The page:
Discussion: (3 comments)
Comments are closed.
A public policy blog from AEI
View related content: Environmental and Energy Economics
While we can’t know what will happen over the next four years, there are a few (very few) clues in President Obama’s victory speech that suggest a continuation of the energy policies we’ve seen in his first term: A continued push for “green” (i.e. low-carbon) forms of energy, and an aversion to oil imports. Here are the two (count ‘em, two!) quotes that pertain to energy policy, followed by my (admittedly subjective) interpretation of what they might portend for energy policy:
1. But despite all our differences, most of us share certain hopes for America’s future. We want our kids to grow up in a country where they have access to the best schools and the best teachers. A country that lives up to its legacy as the global leader in technology and discovery and innovation, with all the good jobs and new businesses that follow. We want our children to live in an America that isn’t burdened by debt, that isn’t weakened by inequality, that isn’t threatened by the destructive power of a warming planet.
2. Tonight you voted for action, not politics as usual. You elected us to focus on your jobs, not ours. And in the coming weeks and months, I am looking forward to reaching out and working with leaders of both parties to meet the challenges we can only solve together. Reducing our deficit. Reforming our tax code. Fixing our immigration system. Freeing ourselves from foreign oil. We’ve got more work to do.
As I read it, the juxtaposition in the first quote of the “global leader in technology and discovery and innovation” paired with a sudden (at least suddenly verbalized) interest in climate change suggests a continued press for low-carbon (read wind- and solar power) forms of energy. This has always been the green-energy riff of the last four years, that the US has to lead the world in the green-technology of tomorrow.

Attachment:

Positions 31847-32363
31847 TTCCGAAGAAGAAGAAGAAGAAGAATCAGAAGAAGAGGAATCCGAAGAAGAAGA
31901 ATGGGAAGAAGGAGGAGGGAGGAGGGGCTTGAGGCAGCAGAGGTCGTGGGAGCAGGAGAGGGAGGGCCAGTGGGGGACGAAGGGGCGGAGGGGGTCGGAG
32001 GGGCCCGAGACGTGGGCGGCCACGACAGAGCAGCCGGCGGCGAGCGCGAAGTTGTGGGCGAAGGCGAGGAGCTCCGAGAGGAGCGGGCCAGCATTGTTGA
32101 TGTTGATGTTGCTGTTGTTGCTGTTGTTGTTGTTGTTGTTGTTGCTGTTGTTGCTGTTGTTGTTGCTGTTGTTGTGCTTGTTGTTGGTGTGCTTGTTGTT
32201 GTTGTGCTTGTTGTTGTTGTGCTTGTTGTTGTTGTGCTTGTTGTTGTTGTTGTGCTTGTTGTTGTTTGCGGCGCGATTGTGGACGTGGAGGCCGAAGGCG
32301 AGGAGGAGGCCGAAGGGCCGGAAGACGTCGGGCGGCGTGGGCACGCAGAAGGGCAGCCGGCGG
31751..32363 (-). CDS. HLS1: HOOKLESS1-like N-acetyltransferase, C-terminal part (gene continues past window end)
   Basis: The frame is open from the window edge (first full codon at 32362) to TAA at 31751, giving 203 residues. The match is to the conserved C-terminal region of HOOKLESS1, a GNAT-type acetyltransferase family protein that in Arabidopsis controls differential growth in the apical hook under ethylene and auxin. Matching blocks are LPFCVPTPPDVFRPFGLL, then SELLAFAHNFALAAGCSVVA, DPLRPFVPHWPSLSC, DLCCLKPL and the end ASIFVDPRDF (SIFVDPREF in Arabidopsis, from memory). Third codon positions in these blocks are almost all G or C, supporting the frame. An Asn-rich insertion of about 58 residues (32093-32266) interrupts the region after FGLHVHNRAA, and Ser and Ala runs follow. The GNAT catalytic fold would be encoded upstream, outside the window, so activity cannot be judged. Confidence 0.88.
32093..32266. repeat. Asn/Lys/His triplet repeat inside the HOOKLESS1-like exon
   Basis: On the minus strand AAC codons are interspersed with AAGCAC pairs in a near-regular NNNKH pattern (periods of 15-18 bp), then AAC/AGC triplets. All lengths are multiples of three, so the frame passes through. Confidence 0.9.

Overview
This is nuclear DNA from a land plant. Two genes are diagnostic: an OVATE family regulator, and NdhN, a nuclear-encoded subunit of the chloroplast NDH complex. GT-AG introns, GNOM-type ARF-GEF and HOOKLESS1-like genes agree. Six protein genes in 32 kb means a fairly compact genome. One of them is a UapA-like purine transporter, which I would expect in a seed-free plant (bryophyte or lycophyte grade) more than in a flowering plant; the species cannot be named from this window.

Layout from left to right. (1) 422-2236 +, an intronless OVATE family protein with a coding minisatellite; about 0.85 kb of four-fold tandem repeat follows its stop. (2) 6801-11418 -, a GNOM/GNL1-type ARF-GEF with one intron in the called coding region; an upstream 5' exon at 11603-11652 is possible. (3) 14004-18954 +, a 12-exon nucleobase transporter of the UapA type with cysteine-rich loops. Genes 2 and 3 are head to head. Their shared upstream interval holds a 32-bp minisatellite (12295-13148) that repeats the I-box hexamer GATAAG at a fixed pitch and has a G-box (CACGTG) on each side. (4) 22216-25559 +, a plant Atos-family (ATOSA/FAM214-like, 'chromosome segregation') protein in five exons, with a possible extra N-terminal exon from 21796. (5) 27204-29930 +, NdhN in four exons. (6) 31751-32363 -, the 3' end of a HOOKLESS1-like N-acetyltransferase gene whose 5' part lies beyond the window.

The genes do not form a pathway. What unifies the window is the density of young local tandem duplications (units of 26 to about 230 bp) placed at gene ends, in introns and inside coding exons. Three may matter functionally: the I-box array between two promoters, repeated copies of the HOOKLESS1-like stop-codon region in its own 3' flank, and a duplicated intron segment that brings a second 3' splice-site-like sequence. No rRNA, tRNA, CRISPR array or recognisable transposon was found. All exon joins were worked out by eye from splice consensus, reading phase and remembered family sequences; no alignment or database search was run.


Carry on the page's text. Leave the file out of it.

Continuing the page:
The inclusion of “freeing ourselves from foreign oil,” in the second quote suggests those who’ve argued the Keystone XL pipeline (to bring oil down from Canada to the Gulf Coast) would be approved quickly in Obama’s second term might be in for disappointment. I suppose it all depends on how much the president considers Canada to be “foreign.”
Despite Mitt Romney’s effort to make it a central element of his campaign, energy policy debate played a small role in the election. President Obama gave the subject particularly short shrift, barely mentioning climate change or energy policy during the campaign. Will this change significantly in Obama 2.0? Without the need to face re-election, will the effort to impose an energy strangle of the last four years be extended to the shale-gas boom? Will previous pledges to open new lands to oil and gas exploration be clawed back? Will new environmental regulations pound the coal industry? Will we throw good money after bad in another series of Solyndra-style “investments?” Given how little specifics were discussed in the election, only time will tell.
Comments are closed.
1150 17th Street, N.W. Washington, D.C. 20036
© 2016 American Enterprise Institute for Public Policy Research